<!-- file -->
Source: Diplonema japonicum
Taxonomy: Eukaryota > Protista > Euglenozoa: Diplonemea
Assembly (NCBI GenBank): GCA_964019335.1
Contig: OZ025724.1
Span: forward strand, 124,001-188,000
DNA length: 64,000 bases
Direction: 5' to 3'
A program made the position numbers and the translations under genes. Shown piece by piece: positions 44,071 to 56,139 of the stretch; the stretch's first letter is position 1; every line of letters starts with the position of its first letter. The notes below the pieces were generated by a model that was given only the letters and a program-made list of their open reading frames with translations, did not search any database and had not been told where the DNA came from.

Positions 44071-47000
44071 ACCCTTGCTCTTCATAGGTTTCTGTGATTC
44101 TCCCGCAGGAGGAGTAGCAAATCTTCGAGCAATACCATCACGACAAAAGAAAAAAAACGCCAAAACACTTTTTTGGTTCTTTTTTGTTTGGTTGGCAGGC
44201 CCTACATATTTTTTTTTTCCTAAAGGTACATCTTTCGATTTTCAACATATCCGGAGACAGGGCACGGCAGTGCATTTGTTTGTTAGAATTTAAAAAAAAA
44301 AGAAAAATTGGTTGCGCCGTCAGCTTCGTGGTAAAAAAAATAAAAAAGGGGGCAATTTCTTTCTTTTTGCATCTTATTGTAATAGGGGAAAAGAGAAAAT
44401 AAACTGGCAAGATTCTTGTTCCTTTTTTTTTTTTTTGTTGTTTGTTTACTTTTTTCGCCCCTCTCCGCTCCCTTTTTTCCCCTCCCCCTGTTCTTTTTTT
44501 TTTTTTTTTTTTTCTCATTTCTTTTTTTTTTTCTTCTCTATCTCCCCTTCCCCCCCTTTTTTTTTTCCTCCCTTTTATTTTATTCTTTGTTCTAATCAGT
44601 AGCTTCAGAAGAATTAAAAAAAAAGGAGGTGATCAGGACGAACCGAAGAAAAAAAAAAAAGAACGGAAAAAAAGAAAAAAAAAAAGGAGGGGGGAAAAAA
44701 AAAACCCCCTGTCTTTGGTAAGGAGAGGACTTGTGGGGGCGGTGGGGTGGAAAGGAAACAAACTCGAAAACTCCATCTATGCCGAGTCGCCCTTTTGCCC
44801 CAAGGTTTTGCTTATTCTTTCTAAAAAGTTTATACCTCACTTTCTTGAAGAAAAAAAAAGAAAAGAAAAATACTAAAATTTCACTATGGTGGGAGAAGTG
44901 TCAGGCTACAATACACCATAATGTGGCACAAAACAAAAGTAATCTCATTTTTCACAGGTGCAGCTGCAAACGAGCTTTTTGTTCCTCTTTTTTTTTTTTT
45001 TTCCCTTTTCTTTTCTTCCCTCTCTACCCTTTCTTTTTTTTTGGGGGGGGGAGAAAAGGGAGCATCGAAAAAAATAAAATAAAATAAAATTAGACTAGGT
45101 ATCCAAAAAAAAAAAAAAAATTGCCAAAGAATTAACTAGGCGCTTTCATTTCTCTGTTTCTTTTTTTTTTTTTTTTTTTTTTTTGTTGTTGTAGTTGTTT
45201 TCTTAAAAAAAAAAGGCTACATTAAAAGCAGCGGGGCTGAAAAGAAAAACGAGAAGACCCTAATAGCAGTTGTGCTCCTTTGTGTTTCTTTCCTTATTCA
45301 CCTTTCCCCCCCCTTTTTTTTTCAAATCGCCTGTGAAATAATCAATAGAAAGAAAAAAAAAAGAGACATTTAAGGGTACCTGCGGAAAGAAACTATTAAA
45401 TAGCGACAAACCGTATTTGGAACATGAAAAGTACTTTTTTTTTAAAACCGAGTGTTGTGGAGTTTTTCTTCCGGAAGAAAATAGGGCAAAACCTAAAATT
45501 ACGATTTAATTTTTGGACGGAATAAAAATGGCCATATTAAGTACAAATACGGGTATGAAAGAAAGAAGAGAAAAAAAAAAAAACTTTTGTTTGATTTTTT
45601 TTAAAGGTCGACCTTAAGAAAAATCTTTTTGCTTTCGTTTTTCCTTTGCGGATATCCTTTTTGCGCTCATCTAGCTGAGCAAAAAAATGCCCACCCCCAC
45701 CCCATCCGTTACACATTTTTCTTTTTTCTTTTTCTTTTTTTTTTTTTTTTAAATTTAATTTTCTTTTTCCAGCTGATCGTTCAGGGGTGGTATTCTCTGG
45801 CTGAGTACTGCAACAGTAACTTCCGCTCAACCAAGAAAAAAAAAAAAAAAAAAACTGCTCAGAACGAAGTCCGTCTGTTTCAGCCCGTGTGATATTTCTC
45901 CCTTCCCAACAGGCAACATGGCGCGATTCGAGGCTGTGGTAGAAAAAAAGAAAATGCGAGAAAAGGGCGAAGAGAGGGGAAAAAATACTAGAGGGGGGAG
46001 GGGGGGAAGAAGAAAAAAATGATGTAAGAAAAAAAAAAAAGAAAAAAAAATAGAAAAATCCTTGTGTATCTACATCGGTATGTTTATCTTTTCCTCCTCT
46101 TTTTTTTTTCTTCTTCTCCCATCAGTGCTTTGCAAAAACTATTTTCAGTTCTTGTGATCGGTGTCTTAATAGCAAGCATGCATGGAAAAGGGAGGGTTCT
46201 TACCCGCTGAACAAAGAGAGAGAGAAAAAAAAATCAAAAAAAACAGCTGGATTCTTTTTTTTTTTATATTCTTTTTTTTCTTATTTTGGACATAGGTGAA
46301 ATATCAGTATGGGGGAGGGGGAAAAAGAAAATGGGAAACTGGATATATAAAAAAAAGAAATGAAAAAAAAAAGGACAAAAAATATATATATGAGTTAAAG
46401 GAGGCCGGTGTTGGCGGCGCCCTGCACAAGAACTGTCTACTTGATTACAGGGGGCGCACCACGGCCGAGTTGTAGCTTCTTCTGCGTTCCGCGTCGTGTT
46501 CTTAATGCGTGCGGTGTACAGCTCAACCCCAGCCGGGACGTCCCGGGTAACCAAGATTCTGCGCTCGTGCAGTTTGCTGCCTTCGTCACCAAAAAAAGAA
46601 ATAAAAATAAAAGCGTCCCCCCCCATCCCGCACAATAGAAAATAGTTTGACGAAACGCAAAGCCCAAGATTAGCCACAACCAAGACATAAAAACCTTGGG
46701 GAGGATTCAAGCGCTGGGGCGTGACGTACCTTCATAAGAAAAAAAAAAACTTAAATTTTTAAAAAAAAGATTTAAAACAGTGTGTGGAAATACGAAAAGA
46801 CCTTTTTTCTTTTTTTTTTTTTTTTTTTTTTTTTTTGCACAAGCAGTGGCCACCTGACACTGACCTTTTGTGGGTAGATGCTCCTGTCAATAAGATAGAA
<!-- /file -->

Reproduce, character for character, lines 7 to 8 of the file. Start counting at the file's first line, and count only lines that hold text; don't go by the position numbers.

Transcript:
Direction: 5' to 3'
A program made the position numbers and the translations under genes. Shown piece by piece: positions 44,071 to 56,139 of the stretch; the stretch's first letter is position 1; every line of letters starts with the position of its first letter. The notes below the pieces were generated by a model that was given only the letters and a program-made list of their open reading frames with translations, did not search any database and had not been told where the DNA came from.